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J Gerontol A Biol Sci Med Sci. 2017 May 1;72(5):689-694. doi: 10.1093/gerona/glw124.

Severity of Kyphosis and Decline in Lung Function: The Framingham Study.

Author information

1
Institute for Aging Research, Hebrew SeniorLife, Boston, Massachusetts.
2
Department of Medicine, Harvard Medical School, Boston, Massachusetts.
3
Division of Gerontology, Beth Israel Deaconess Medical Center, Boston, Massachusetts.
4
The National Heart Lung and Blood Institute's Framingham Heart Study, Massachusetts.
5
Pulmonary Center and Department of Medicine, Boston University School of Medicine, Massachusetts.
6
School of Public Health, Boston University, Massachusetts.
7
Division of Endocrinology and Metabolism, Beth Israel Deaconess Medical Center, Boston, Massachusetts.

Abstract

Background:

Hyperkyphosis reduces the amount of space in the chest, mobility of the rib cage, and expansion of the lungs. Decline in pulmonary function may be greater in persons with more severe kyphosis; however, no prospective studies have assessed this association. We conducted a longitudinal study to quantify the impact of kyphosis severity on decline in pulmonary function over 16 years in women and men.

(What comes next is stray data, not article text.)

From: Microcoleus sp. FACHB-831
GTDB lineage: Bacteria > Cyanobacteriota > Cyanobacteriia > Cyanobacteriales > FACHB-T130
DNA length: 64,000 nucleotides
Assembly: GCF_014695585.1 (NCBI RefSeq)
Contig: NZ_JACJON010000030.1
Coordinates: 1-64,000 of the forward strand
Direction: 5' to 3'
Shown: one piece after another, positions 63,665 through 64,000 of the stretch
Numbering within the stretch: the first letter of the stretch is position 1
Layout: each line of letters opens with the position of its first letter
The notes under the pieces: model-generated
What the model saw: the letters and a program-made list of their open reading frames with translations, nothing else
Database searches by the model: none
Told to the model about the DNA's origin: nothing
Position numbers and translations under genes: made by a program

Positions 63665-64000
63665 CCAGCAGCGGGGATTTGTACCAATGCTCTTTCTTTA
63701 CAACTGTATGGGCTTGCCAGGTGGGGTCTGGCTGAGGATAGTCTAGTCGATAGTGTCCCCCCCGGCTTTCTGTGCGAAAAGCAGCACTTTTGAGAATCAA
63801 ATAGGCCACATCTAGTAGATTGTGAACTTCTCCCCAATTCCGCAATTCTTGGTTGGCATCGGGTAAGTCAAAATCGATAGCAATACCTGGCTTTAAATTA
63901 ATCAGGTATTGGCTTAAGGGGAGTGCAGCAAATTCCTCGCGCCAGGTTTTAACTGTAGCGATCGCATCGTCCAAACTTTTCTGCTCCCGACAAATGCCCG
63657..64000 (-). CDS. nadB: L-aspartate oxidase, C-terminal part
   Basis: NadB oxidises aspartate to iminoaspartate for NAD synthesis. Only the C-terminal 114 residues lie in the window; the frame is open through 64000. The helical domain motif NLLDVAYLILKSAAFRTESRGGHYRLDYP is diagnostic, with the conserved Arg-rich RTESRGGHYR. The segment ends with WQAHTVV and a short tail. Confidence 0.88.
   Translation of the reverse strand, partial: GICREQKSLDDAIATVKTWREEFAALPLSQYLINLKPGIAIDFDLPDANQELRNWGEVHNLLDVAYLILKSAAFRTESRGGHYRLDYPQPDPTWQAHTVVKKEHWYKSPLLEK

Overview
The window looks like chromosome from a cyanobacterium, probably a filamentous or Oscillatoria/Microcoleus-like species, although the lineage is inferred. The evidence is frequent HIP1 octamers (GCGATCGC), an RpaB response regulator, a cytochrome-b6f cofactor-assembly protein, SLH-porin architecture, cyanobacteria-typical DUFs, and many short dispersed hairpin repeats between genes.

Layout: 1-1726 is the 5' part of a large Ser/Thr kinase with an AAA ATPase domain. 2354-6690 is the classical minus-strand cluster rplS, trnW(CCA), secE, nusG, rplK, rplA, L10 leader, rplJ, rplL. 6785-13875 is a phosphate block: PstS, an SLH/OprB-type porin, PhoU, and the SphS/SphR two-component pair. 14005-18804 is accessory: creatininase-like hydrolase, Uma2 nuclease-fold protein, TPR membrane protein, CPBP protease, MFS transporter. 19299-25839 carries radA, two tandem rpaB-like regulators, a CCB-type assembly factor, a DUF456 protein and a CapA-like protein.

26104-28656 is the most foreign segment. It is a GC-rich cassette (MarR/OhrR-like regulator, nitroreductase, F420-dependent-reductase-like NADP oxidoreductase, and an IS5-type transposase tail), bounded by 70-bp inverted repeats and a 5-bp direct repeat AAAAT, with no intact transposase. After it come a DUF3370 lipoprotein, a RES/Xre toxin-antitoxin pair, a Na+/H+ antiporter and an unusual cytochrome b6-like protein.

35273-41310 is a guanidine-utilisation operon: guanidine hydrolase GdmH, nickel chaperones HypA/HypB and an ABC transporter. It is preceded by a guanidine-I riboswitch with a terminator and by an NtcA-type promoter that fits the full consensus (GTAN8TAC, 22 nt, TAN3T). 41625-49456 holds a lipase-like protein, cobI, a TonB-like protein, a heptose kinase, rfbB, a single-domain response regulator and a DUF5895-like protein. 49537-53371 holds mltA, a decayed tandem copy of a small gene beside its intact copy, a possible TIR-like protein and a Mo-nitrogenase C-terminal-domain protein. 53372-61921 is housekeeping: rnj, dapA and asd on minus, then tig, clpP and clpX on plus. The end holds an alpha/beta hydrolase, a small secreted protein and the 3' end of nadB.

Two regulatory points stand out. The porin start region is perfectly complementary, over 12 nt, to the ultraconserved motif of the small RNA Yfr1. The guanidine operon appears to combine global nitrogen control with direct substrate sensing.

Methods:

Participants included a convenience sample of 193 women and 82 men in the Framingham Study original cohort (mean age: 63 years; range: 50-79 years), who had measurements of kyphosis angle from lateral spine radiographs obtained in 1972-1976 and forced expiratory volume in 1 second (FEV1) from spirometry taken four times over 16 (±1.87) years from 1972 through 1988.

Results:

Kyphosis severity was associated with greater decline in FEV1 in women but not in men. Adjusted mean change in FEV1 over 16 years was -162, -245, and -261mL (trend, p = .02) with increasing tertile of kyphosis angle in women and -372, -297, and -257mL (trend, p = .20) in men, respectively.

Conclusions:

This longitudinal study found that kyphosis severity increased subsequent decline in pulmonary function in women but not in men. Reasons for an association between kyphosis and pulmonary function in women but in not men may be due, at least in part, to the small number of men in our study. Nevertheless, our findings suggest that preventing or slowing kyphosis progression may reduce the burden of pulmonary decline in older adults.

KEYWORDS:

Aging; Hunchback; Posture; Respiratory function; Spine

PMID:
27341855
PMCID:
PMC5964740
DOI:
10.1093/gerona/glw124
[Indexed for MEDLINE]
Free PMC Article

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